Dean, College of Business | Delaware State University

The mission of the DSU College of Business is to develop successful business professionals. “My role is to ensure we have an engaged, caring and committed faculty that is student-centered,” Covington says. It was a natural next step for Covington, a first-generation college student. A retired global executive, she wanted to help a historically black college prepare young people for the global marketplace. “My vision was to be a dream supporter—to build leaders and support young people in achieving their dreams,” she says. As she was pondering her next move, Delaware State came calling. “Now I would like to see the College of Business deeply integrated into the business environment in Delaware,” Covington says. “I would like to make more partnerships with key companies in Delaware and the surrounding area. I think about how our students can add value and be sought out for their expertise and skill.” Key to success: “Love what you do and dream big.”

CEO | M. Davis & Sons Inc.

M. Davis & Sons Inc. is a fifth-generation company that builds, installs and maintains plants for oil and gas, chemical, pharmaceutical, food, beverage and other companies. Since starting at M. Davis in 1987 in the accounting department, Del Fabbro has served as controller, treasurer and in other executive roles before becoming CEO in 2008. Quality and safety come first, she says. “It is always important to look ahead to the next great innovation in our industry and work on how M. Davis & Sons Inc. can be ahead of the curve,” Del Fabbro says. The vision paid off in a banner year of more than $53 million in sales in 2015. Del Fabbro serves in several roles in support of the Women’s Business Enterprise National Council nationally and the WBEC for Pennsylvania, Delaware and New Jersey, which earned her the organization’s National Council Star Award in 2014. In addition, M. Davis earned SmartCEO’s Family Business Award and Legacy Award for 2016. Greatest personal accomplishment: Earning a third-degree black belt in Tang Soo Do karate.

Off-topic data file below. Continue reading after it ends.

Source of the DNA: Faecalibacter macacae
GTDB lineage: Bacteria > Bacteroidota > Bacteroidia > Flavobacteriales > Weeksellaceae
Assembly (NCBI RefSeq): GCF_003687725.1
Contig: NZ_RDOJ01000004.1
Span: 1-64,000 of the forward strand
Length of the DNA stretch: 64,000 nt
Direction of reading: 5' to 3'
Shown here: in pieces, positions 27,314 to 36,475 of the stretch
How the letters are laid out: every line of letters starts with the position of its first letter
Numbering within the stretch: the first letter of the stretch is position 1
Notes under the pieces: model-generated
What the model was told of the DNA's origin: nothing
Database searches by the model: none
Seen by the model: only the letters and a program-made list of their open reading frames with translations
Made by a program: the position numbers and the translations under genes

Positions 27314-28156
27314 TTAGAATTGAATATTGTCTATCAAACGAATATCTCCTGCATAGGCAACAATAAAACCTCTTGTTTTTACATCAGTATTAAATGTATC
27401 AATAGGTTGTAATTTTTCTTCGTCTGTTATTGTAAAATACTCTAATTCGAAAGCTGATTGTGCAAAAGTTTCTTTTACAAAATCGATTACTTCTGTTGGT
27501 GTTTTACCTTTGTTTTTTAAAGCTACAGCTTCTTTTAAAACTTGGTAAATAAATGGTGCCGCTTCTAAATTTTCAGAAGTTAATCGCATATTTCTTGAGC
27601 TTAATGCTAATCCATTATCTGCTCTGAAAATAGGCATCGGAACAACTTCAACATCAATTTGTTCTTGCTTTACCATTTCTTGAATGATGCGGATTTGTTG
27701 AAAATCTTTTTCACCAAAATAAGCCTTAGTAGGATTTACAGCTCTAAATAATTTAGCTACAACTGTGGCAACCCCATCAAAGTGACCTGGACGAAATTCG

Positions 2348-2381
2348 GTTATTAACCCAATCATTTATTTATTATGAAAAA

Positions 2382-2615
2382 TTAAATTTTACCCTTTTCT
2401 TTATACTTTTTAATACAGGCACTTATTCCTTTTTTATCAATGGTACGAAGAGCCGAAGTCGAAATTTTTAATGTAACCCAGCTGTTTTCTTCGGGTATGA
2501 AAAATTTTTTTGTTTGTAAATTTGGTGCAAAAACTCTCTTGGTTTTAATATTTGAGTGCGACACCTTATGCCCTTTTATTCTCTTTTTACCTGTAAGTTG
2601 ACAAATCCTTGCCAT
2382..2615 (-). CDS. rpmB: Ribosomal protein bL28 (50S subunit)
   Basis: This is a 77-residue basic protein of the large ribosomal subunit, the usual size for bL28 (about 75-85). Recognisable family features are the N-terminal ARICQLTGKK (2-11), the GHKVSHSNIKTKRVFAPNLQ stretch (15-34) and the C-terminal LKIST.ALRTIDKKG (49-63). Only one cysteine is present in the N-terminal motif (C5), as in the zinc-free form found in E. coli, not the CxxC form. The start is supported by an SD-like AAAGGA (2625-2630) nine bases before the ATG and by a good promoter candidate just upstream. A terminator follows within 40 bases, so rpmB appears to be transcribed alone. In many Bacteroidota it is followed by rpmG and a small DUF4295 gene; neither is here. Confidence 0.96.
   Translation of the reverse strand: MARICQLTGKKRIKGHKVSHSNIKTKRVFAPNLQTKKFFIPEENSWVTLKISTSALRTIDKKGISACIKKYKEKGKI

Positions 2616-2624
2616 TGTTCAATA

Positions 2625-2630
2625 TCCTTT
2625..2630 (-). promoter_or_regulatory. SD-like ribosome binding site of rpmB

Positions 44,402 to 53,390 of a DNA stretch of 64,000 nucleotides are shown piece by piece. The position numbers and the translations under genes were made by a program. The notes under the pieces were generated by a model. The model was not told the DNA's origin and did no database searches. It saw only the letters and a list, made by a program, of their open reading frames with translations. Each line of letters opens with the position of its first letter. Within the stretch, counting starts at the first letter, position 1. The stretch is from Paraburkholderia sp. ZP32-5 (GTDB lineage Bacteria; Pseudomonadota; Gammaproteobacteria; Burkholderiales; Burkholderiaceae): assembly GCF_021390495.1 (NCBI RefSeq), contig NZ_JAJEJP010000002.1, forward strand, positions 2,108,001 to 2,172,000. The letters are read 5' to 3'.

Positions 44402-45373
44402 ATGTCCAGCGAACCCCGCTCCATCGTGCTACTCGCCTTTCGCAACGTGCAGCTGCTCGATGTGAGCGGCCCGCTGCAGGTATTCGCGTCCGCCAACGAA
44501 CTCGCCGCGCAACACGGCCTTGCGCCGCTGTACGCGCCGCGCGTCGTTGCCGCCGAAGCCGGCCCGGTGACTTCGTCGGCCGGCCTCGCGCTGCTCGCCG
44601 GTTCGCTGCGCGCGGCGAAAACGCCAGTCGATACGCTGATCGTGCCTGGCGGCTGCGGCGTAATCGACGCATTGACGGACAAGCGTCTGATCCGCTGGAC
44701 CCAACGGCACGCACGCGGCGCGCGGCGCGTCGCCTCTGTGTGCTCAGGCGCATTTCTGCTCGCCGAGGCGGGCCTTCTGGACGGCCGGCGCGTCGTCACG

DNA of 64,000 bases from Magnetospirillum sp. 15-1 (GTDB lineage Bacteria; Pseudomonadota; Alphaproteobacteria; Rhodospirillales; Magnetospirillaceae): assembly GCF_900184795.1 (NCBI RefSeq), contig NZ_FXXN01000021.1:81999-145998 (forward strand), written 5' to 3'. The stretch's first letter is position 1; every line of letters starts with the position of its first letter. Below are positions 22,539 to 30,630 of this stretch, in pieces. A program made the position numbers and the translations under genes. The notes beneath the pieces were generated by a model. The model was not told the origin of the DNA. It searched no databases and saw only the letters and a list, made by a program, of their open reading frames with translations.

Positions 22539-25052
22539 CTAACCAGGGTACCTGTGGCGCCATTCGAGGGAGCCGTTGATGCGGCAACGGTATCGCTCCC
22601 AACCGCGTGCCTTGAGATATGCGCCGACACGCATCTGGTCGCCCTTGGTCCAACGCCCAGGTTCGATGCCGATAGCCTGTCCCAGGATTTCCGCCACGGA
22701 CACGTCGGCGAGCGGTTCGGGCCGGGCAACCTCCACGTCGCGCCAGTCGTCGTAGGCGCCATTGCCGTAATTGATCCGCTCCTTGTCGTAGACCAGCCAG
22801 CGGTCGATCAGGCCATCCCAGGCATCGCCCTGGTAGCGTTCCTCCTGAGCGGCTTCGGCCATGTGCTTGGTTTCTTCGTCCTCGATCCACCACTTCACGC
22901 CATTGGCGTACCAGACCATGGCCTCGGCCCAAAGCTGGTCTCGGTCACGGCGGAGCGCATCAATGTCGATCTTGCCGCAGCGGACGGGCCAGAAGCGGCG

Founder and Owner | Heather’s Home Works, LLC

From the staff meeting in the parking lot of a grocery store in Millville before heading off to their job assignments to moving into new offices soon, DeMarie and her company have come a long way. From starting the business by cleaning two houses a day by herself in 2003, Heather’s Home Works has grown to the verge of becoming the first women-owned non-franchise cleaning service in Sussex County to reach $1 million in revenue. That comes, in part, from helping her employees grow and develop through such activities as zip line courses, paint night outings and Cooking 101—Let’s Make Spaghetti, which she hosted in her home to teach basic meal prep. “This part of my job is probably my favorite and most rewarding,” DeMarie says. Other responsibilities include sales and marketing, community outreach and networking, and charitable giving to such organizations as The Freeman Stage at Bayside, the Cleaning for a Reason program and Paws of Tomorrow animal rescue. Greatest personal success: Running two Marine Corps Marathons. If she could do any other work? Professional singer. “If there’s karaoke, I’m in.”